The sum of squares is zero then each of them is separately Zero

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Numbers are free creations of the human mind that serve as a medium for the easier and clearer understanding of the diversity of thought.

Richard Dedekind

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From our early childhood we know that having two chocolates at disposal is a better proposition than having one! This indeed, tells about our intuitive acceptance of the order relation among positive integers (here 2 is more than 1). A similar ordering among all real numbers enables us to make statements about one real number being greater (or smaller) than the other.

For any two real numbers x and y, if x is less than y (written x < y) then yx is positive. Geometrically, x < y if and only if x lies to the left of y on the real line. Likewise, y > x means x < y.

The case, either x = y and x < y can be described as xy. Similarly, yx means xy. We further have x > 0 if and only if x is positive and if x < 0, we say x is negative. However, for x ≥ 0 we say x to be non-negative.

For any two real numbers x and y, exactly one of the three relations x > y, x = y, x < y holds. It is the great trichotomy law of real numbers. It follows that, for any real number x, either x > 0 or x = 0 or x < 0.

If x ≠ 0, then x2 > 0 and x2 = 0 only when x = 0. It follows that x2 ≥ 0 for any real number x. Using this, we can prove that 1 > 0. In fact, 1 = 12 and 12 > 0. Hence 1 > 0. If xy > 0, then either both x and y are positive or, both x and y are negative. Finally, what if x2 < 0? In that case x is a complex number.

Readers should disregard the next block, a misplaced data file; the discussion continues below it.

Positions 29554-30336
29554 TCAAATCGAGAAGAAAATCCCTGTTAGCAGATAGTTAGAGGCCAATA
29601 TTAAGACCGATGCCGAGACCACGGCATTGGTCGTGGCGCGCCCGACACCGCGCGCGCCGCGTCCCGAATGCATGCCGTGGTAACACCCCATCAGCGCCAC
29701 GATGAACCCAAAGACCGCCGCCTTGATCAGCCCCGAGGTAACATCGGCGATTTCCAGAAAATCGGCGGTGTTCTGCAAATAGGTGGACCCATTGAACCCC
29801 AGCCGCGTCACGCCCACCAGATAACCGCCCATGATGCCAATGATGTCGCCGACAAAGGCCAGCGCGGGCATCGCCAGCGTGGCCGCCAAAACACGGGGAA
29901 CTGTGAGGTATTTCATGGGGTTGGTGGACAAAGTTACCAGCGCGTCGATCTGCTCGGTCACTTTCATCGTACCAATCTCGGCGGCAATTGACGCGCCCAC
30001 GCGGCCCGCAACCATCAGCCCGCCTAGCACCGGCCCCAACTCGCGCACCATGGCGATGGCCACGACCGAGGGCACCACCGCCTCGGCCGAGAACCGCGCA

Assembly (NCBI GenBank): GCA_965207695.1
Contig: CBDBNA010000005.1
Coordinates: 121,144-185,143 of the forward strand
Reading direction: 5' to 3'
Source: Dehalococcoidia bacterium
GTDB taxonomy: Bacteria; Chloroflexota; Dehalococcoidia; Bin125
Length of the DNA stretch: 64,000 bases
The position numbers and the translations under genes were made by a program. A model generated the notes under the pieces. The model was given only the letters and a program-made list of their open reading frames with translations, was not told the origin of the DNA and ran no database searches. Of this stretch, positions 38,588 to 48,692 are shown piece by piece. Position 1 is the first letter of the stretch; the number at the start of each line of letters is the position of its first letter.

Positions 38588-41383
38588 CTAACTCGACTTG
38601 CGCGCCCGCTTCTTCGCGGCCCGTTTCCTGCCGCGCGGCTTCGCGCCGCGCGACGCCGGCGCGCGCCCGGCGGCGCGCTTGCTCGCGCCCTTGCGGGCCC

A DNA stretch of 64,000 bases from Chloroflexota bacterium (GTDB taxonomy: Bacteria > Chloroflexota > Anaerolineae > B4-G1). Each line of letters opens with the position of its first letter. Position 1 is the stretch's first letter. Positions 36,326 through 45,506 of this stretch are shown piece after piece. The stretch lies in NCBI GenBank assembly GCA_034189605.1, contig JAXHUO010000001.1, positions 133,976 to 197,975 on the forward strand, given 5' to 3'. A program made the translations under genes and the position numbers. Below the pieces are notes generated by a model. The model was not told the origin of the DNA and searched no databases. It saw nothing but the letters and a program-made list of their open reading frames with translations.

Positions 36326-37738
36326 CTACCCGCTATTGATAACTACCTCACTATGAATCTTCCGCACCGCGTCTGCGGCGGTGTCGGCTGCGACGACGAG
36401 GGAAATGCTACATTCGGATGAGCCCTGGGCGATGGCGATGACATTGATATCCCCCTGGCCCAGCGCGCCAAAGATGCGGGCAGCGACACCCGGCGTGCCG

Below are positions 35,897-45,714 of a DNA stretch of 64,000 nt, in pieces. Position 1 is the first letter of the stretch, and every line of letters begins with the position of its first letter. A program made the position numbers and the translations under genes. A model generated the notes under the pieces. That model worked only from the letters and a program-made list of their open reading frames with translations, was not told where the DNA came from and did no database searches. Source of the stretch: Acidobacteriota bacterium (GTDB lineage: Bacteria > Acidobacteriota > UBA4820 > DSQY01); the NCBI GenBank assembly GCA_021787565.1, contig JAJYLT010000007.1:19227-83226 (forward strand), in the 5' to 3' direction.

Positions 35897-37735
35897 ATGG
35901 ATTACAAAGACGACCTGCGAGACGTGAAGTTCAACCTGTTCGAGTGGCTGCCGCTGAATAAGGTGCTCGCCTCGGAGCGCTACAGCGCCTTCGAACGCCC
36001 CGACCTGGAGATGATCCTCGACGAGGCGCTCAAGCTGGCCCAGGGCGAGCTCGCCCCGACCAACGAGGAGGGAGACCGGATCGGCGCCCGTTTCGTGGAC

Theorem 1. If a2 + b2 = 0 for any two real numbers a and b, then a = 0 = b and conversely.

If a = 0 = b, then certainly a2 + b2 = 0 and we are done.

There are many ways to prove the other part, namely a2 + b2 = 0 means a = 0 = b. The above facts and results are important in proving this. The first proof is based on the law of trichotomy of real numbers.

By the law of trichotomy, either a > 0 or a = 0 or a < 0. In a similar fashion, we can have either b > 0 or b = 0 or b < 0. Collecting all the possibilities in the tabular form, we get the following table, from where we conclude that a = 0 = b is the only possibility for the present case.

Recall that, x2 = 0 means x = 0. When a ≠ 0 and b ≠ 0, we have a2 > 0 and b2 > 0. It follows that a2 + b2 > 0, an impossibility. Next suppose, a = 0 but b ≠ 0. This means, a2 = 0 and b2 > 0. It follows that a2 + b2 > 0, a contradiction. Finally, assume that b = 0 but a ≠ 0.  Hence, b2 = 0 and a2 > 0, whence a2 + b2 > 0, a contradiction. The only possibility a = 0 = b is evident now.

Now a2 + b2 = 0 means a2 = − b2. Since a, b are real numbers, we have a2, b2 ≥ 0. If both of them are not equal to 0, let a2 = m > 0. Then, b2 = − a2 = − m < 0, contradicting the fact that b2 ≥ 0. Only possibility a = 0 = b follows.

We can write, from a2 + b2 = 0, that (ab)2 + 2ab = 0 and (a + b)2 − 2ab = 0. Using the fact x2 ≥ 0 for all real number x, it follows that 2ab ≥ 0 and − 2ab ≥ 0. Hence ab ≥ 0 and ab ≤ 0. For both to hold simultaneously, only possibility is a = 0 = b.

Consider the points Q(a, b) and P(0, 0) in the plane. The distance between them is PQ = √( a2 + b2). Now a2 + b2 =0 means PQ = 0. This is possible only when Q coincides with P, the origin. As a result (a, b) = (0, 0), whence a = 0 = b as required.

We now use complex numbers to establish the result. Recall that the product of two complex numbers is zero if and only if each one of them is zero. Now a2 + b2 = 0 means a2 − (−1)b2 = 0 or a2i2b2 = 0.   This in turn implies that (a + ib)(aib) = 0, the product of two complex numbers. Hence, either a + ib = 0 or aib =0. Equating real and imaginary parts on both sides, we get a = 0 = b in both cases. Therefore, only possibility for equality to hold is a = 0 = b.

Few applications of the above result

Of course, there is a similar generalization to the above theorem, which is given below.

Theorem 2. If a2 + b2 + c2 = 0 for any three real numbers a, b and c, then a = b = c = 0 and conversely.

Below, we will consider two examples which can be solved using the above theorem.

Your suggestions are eagerly and respectfully welcome! See you soon with a new mathematics blog that you and I call Math1089 – Mathematics for All!“.

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